The dynamic maritime past, present and future of the Port of Falmouth and beyond are on the agenda of an Open Day on Thursday 5 October 2023 run by Falmouth Harbour in partnership with the National Maritime Museum Cornwall (NMMC).
The globally-important history and culture of this Trust Port, the world-class marine operations, environment initiatives, businesses and stories, which are key to its present and future successes will all be presented and discussed across the second such event of its kind.
FREE to the general public as well as invited guests.
10:00 – 10:45
Capturing life below our waterline: A lesson in underwater photography
with Martin Stevens
Our Falmouth Harbour waters are home to thousands of species. From seaweed and starfish to seahorses and seals, capturing the magnificence of life under water is no easy feat. Come join us to learn from renowned marine photographer, Martin Stevens, on how to do just that!
11:00 – 11:45 Panel: Living, working and leisure alongside marine species with Cornwall Wildlife Trust and British Divers Marine Life Rescue
We are so lucky to have an array of species such as seals and dolphins that live alongside us in Falmouth Harbour. How do we ensure that our activities don’t impact them? Come and learn about behavioural cues and best practice when wildlife-watching.
13:00 – 13:45 Building a Pilot Service for the Future
with Falmouth Pilot Service
Pilotage has played an intrinsic role within Falmouth Harbour for centuries. Originally pilots were delivered to vessels by oar driven gigs and then sail driven pilot cutters. Today, Pilot Boats are heavy, powerful vessels operating in tough conditions; 24/7, every day of the year, completing over 1000 boardings and landings. With Falmouth Harbour’s new, cleaner, more efficient and safer vessel on the way, join our Falmouth Pilot Service to hear more about the new pilot boat and life as a Pilot in our beautiful waters.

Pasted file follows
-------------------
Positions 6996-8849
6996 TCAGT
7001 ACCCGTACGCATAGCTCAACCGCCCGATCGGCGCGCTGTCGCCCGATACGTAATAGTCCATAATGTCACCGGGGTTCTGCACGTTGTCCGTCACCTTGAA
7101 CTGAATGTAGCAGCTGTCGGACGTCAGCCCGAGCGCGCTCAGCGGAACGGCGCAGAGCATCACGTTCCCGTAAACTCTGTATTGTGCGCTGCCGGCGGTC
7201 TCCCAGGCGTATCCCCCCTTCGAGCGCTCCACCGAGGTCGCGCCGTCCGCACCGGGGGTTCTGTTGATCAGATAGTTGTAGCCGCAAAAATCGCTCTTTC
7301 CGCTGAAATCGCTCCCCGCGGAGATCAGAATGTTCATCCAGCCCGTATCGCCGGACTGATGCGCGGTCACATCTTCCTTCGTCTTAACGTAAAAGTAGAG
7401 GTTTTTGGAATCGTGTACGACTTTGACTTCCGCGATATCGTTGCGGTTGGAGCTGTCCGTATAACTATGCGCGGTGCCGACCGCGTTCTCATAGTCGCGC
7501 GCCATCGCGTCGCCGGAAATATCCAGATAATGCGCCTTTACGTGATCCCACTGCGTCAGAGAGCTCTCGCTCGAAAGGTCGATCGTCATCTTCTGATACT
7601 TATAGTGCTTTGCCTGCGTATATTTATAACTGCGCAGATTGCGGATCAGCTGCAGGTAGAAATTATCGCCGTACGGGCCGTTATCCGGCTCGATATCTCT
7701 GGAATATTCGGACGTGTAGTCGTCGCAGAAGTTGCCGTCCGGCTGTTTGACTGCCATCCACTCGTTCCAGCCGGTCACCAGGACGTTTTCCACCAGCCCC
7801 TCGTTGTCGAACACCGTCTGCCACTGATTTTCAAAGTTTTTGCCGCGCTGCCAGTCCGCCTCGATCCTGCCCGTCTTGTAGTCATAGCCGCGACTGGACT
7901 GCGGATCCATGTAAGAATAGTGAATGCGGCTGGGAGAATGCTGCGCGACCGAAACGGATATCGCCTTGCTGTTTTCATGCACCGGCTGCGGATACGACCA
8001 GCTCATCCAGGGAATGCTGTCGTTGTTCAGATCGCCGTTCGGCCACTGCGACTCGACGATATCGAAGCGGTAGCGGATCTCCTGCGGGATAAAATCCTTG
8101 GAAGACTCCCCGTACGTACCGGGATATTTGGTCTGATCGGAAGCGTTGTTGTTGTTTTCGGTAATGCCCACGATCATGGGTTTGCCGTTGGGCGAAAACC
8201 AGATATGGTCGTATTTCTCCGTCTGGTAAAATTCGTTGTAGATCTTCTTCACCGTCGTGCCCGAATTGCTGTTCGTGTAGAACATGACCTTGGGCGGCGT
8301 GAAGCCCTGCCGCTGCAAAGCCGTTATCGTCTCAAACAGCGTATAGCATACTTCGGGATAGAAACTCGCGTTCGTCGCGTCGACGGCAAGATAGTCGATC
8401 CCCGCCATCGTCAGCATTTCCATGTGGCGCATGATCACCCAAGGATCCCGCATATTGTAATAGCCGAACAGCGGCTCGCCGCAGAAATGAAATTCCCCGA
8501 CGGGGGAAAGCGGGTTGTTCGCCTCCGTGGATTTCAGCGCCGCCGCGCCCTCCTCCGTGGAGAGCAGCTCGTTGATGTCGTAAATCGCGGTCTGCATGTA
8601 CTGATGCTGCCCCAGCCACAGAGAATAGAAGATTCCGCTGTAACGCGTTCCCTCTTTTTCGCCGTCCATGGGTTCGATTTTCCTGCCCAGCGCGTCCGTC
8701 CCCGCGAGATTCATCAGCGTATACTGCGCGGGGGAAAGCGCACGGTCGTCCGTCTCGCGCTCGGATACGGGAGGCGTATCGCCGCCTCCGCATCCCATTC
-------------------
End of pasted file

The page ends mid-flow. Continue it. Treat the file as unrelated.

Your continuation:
15:00 – 15:45 Panel: ‘Blue Health’ – the power of the sea in mental health and wellbeing
A great number of us are drawn to the sea or bodies of water. This panel will explore the scientific benefits of exposure to the Big Blue, with first-hand experience from local organisations who promote mental health and wellbeing through time with, on and under the water.
17:00 – 17:45 Film Screening of
‘Under the Surface’
with Cornwall Climate
Presented by beach cleaner Claire Wallerstein, it looks at how the huge rise in public awareness about the impacts of plastic pollution may have diverted attention from an even more urgent environmental problem affecting the sea – climate change. The film features interviews with marine experts talking about the impacts of a changing climate on Cornwall’s basking sharks, plankton, seals and seabirds – but also looking at positive stories about local projects to restore the marine environment, which could help to protect us from the worst effects of climate change.
18:00 – 18:45 Film Screening of
‘Down the Drain’
with Cornwall Climate
Down the Drain delves deep into issues around climate change and Cornwall’s fresh water – looking at everything from heavier rain leading to more sewage overflows, flooding and loss of topsoil, to how warmer river water is affecting fish, and the surprising carbon footprint of the water we use every day.
It also focuses on how people around Cornwall are working to tackle these problems – from farmers changing the way they manage their land to a project to ‘re-wet’ Bodmin Moor’s peat bogs, and efforts to reintroduce the beaver – which was driven to extinction in the UK about 400 years ago.
Presented by the ‘lone kayaker’ Rupert Kirkwood, this film takes us on a journey through Cornwall’s water cycle and offers tips and solutions for how each of us can help to protect this vital resource that we all depend on.